The Garki Project in Northern Nigeria (in the 70’s) reduced mosquito bites by 90%, which, unfortunantly did not reduce the rate of malaria at all. Thats not to say that it shouldn’t be used, but it is no substitute for a vaccine

    “What environmental groups object to in-home use of DDT against malaria-carrying mosquitos? Names, please.”

    World Wildlife Fund

  6. DDT is not a savior:

    “‘You just spray a small amount, twice a year, on the walls of homes and it keeps 90 per cent of mosquitoes from coming in.”

    The Garki Project in Northern Nigeria (in the 70’s) reduced mosquito bites by 90%, which, unfortunantly did not reduce the rate of malaria at all. Thats not to say that it shouldn’t be used, but it is no substitute for a vaccine

    “What environmental groups object to in-home use of DDT against malaria-carrying mosquitos? Names, please.”

    World Wildlife Fund

  7. and just b/c ddt worked in the US and Europe doesn’t mean it will work to eradicate malaria from Africa…different vectors, different species of malaria and malaria is endemic in Africa-it was never endemic in the West…..

    the only time an African vector species was elimintated from a large area was when A. gambiae was elimnated from Brazil and Eqypt. It those instances it happened because of the use of larval control and not adult mosquito control

    see Killeen et al., Eradication of Anopheles gambiae from Brazil, Lancet Infectious Diseases Vol 2 Oct 2002, 618-627

  8. I’ll eat the mosquitoes. Promise.

  9. Ian writes, in response to me:

    “What environmental groups object to in-home use of DDT against malaria-carrying mosquitos? Names, please.”

    World Wildlife Fund

    WWF has stated that it believes that DDT can eventually be banned if aggressive and thoughtful anti-malaria campaigns and the development of safer alternatives make its use unnecessary. See this commentary by the director of the WWF’s malaria project in a 2000 issue of the British Medical Journal, entitled “Reduction and elimination of DDT should proceed slowly.”

  10. Hey Tom, how do you think that spraying DDT on the walls of huts protects people when they are outside? Scientists have done lots of tests on bed nets and they work very well because they protect people when they are most vulnerable to mosquito bites.

    Banning agricultural use saved lives. Did it save more than where lost when malaria resurged? That’s a silly comparison, because one of the reasons for the resurgence was that because of the agricultural use, mosquitoes developed resistence.

    The US does fund DDT use. The EU does not ban imports from countries that use DDT.

    You want me to take on someone knowledgable? Fair enough, Innis doesn’t have a clue on DDT. Who would you like?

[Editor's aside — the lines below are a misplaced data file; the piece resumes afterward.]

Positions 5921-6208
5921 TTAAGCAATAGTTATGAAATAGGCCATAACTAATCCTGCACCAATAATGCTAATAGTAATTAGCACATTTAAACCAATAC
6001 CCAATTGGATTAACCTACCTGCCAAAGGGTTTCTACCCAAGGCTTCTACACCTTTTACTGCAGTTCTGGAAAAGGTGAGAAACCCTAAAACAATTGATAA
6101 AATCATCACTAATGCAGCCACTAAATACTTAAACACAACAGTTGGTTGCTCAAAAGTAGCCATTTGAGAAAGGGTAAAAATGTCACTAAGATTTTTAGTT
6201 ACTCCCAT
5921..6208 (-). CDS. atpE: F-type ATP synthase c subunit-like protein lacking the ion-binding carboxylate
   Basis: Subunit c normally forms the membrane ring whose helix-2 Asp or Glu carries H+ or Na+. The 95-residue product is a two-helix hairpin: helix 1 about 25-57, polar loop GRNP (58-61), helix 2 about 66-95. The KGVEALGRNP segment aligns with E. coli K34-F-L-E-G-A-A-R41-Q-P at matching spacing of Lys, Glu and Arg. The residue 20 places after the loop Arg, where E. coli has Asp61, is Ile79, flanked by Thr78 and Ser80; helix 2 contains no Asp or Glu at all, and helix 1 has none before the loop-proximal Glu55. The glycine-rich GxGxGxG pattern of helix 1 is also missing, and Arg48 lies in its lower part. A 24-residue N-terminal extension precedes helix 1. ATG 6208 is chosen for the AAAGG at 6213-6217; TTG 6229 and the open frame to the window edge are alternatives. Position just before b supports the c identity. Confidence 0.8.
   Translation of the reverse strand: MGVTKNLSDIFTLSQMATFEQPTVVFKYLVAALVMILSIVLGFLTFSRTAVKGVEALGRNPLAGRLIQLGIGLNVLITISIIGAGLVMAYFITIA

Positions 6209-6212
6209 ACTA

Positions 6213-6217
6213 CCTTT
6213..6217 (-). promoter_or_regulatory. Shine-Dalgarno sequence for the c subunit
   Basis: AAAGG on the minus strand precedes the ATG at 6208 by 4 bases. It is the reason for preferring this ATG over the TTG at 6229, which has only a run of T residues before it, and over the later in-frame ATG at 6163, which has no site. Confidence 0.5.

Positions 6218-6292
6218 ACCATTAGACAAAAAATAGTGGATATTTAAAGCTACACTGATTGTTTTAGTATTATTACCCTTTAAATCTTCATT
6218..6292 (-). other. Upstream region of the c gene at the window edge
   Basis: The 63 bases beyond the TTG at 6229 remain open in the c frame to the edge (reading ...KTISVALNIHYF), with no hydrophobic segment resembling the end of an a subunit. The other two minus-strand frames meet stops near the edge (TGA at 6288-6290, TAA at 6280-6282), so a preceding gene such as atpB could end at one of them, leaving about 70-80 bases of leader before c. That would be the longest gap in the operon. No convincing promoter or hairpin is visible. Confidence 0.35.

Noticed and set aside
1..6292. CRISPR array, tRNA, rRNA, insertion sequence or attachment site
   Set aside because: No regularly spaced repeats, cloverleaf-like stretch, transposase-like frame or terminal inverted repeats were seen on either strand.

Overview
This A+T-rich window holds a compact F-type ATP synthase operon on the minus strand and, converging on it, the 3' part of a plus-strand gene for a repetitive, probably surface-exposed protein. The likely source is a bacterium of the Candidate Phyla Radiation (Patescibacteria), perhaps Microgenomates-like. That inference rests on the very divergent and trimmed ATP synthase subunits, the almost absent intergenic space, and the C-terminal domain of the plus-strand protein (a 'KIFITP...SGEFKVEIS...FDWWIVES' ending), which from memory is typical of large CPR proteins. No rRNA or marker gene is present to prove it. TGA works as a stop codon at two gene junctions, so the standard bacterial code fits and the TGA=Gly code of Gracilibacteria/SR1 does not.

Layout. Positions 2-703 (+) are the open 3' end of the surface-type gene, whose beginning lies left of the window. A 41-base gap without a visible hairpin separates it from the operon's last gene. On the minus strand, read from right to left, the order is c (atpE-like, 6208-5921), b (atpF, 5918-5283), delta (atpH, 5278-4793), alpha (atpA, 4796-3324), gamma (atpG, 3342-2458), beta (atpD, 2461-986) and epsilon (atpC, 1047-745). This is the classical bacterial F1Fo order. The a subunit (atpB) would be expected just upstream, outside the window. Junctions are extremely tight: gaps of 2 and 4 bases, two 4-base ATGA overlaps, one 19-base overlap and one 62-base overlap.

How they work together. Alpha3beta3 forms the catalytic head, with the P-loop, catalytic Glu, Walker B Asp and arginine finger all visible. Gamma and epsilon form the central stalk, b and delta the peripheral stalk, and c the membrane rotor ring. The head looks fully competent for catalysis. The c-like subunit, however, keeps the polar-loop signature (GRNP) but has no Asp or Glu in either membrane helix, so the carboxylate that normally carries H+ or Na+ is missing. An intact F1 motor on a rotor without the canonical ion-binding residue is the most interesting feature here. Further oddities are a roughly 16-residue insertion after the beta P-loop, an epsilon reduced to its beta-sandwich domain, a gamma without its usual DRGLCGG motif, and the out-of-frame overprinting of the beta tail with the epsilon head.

11. “Evil lefties KILL!” is just too good a narrative for your biased, politically-correct “scientists” to overcome, Tim.

  12. By all means, let them spritz their homes with DDT. It might reduce the fertility of the inhabitants, and then, instead of killing the black babies, we can prevent their births in the first place. Fine with me.

  13. The Wikipedia article on DDT bears out what Tim Lambert says here and on his blog.

    It sounds like DDT is not only regularly used in Africa precisely in the way that Roy Innis says it is not, but that it is only not used when it ceases to be effective. It also sounds like it is far less expensive and more available than alternative pesticides, like pyrethroids, and yet is still often chosen against by those who are not conservationists.

    Without some seriously compelling rebuttal, I don’t see how we can continue to blame the eco-nazis here.

  14. How are people supposed to live their lives under bed nets?

    Mosquitoes come out at night, you know, when people sleep.

  15. “Mosquitoes come out at night, you know, when people sleep.”

    Uh, yeah, but they don’t wait for bedtime. They come out in the ‘evening.’ Ever lived in a tropical culture? Many people are awake in the tropics, running around, cooking, eating, flirting, long past the time that mosquitoes start to come out.

  16. You guys all miss the point. What is important about this article is not whether Innis is right about DDT, but the fact that a real civil rights hero is being called an “uncle Tom” for valueing the people in Africa more than he does the “environment.” Following Innis example, the rule now appears to be that if you don’t buy into every bit of liberal horseshit you are a traitor and an Uncle Tom regardless of what you believe about anything else.

  17. The horseshit here coming form exactly one direction, John. The right.

    You’re going to pull a muscle trying to contort the rejection of this obvious, debunked myth into your preferred framework.

    And, btw, please stop telling black people how they should think, mmmm-kay?

  18. If expressing disagreements with others’ opinions is wrong because it’s “telling them how to think”, then a lot of people here are in big trouble.